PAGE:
|Alfonso Soriano would likely clear waivers, given his huge contract. (Getty Images)|
Last season, in August, Delmon Young, Jim Thome and a few others were traded. Each time a deal happened, our inbox filled up with questions regarding how a trade could be completed after the trade deadline.
First of all, if you know the answer, you may kindly show yourself out.
Anyway, July 31 at 4 p.m. ET is the non-waiver trade deadline. It's a bit of a "free-trade" period, if you will. Things change after that deadline.
|MLB Trade Deadline|
Clubs can still make trades, but there are hurdles -- or, in this case, the waiver system. Here is a brief overview as to how it basically works:
• First, a player must be placed on waivers.
• If more than one team places a waiver claim on the player, the club with the worse record in the player's league wins the claim. If no clubs in the player's league make a claim, the order is then from worst-to-best record in the opposite league.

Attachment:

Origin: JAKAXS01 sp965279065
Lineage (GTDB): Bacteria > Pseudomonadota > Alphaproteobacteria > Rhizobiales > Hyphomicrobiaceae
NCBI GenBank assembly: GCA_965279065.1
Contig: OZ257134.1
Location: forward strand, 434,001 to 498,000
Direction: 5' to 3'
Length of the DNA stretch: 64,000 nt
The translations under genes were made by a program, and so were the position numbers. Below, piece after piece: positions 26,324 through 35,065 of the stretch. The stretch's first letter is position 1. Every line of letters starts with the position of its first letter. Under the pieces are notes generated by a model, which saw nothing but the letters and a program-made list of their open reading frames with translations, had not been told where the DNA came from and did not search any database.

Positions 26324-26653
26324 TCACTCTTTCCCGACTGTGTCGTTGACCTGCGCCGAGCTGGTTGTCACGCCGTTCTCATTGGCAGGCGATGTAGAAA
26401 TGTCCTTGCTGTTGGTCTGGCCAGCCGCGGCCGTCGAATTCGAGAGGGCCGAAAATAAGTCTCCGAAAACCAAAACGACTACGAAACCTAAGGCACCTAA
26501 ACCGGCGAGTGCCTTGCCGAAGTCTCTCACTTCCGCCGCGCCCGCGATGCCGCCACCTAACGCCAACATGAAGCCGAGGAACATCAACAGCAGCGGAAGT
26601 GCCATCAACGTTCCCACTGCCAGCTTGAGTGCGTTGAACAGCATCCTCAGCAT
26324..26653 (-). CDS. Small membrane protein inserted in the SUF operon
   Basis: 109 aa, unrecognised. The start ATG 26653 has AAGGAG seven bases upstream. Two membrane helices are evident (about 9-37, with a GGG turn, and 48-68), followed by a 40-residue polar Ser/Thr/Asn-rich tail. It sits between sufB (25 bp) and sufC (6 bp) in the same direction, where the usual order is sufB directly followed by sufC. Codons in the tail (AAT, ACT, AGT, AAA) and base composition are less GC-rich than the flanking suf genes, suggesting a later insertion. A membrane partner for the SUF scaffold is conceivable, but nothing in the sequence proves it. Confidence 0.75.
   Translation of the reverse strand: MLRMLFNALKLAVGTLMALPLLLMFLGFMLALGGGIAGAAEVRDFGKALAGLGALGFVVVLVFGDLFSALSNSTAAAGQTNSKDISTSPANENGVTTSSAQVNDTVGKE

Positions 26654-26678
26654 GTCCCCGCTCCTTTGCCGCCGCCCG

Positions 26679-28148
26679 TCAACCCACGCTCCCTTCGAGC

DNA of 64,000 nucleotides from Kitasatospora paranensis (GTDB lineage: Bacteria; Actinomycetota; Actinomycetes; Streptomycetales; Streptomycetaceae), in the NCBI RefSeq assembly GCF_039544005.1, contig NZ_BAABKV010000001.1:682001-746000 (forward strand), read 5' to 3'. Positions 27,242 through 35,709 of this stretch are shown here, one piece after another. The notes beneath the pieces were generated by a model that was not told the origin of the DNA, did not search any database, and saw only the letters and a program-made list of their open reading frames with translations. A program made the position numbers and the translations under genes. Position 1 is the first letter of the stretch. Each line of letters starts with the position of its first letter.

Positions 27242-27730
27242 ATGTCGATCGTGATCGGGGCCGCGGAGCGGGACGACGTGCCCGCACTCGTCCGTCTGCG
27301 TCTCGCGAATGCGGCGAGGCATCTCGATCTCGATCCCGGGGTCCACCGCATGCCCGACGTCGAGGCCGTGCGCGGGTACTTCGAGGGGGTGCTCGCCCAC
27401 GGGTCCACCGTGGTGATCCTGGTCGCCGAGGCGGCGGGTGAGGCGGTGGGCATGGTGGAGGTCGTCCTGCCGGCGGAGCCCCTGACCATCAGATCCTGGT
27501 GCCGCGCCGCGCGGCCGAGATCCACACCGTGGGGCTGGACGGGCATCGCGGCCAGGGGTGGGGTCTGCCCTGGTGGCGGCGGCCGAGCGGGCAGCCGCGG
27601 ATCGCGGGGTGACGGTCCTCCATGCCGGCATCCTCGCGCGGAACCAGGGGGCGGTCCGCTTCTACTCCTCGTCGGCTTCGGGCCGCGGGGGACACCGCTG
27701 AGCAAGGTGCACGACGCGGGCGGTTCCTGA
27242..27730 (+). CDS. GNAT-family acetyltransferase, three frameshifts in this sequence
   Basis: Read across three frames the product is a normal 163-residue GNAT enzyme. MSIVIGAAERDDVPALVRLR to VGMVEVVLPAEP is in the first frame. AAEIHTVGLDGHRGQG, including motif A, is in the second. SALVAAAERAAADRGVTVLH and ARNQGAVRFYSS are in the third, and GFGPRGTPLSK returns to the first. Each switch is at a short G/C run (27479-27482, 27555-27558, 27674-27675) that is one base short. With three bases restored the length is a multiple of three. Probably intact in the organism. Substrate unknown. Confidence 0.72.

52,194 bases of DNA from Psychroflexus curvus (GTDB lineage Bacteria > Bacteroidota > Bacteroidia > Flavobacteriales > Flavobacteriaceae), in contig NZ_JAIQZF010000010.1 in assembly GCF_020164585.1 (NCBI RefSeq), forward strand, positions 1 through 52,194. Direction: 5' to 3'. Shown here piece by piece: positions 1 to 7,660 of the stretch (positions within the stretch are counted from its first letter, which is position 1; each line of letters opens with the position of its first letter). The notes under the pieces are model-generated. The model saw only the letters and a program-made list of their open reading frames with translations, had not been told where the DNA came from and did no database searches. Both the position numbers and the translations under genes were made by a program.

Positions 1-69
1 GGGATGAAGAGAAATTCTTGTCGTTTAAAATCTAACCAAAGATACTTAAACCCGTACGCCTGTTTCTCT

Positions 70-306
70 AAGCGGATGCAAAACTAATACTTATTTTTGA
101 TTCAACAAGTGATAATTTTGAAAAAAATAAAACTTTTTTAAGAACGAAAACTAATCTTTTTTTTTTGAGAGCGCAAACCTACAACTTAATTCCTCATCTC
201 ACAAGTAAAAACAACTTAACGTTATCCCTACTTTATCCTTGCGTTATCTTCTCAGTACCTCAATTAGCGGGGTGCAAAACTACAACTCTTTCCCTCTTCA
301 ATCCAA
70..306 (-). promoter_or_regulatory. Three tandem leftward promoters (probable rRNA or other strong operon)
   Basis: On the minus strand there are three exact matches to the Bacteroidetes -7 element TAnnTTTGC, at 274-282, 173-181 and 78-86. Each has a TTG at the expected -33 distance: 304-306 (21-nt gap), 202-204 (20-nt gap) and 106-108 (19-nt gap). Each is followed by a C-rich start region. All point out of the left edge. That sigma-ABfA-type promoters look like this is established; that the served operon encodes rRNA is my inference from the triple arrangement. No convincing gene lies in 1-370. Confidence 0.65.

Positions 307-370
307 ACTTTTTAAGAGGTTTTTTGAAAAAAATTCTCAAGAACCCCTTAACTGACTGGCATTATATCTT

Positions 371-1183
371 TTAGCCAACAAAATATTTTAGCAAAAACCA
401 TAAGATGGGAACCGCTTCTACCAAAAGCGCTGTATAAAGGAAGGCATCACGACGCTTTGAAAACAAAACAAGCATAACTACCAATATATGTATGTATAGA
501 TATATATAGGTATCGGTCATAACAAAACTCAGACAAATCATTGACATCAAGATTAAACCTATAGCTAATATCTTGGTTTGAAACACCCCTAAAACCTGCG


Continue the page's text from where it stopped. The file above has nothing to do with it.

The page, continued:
• Once a team has been awarded a claim on our fictional player, that player's original team can either agree to a trade with the claiming team within two business days, pull the player back and keep him or simply allow the claiming team to have the player. In the latter case, that means the claiming team assumes the player's existing contract (so, for example, don't expect anyone to claim Alfonso Soriano and risk taking on his remaining salary).
• If a player clears through waivers, he can then be traded to anyone -- and now negotiations could include cash considerations (so, to stick with the above example, this is how Soriano could get moved).
There are more involved details in the process, but these are the bare bones and really all we need to keep in mind moving forward -- unless you are the member of a baseball front office, in which case, get back to work.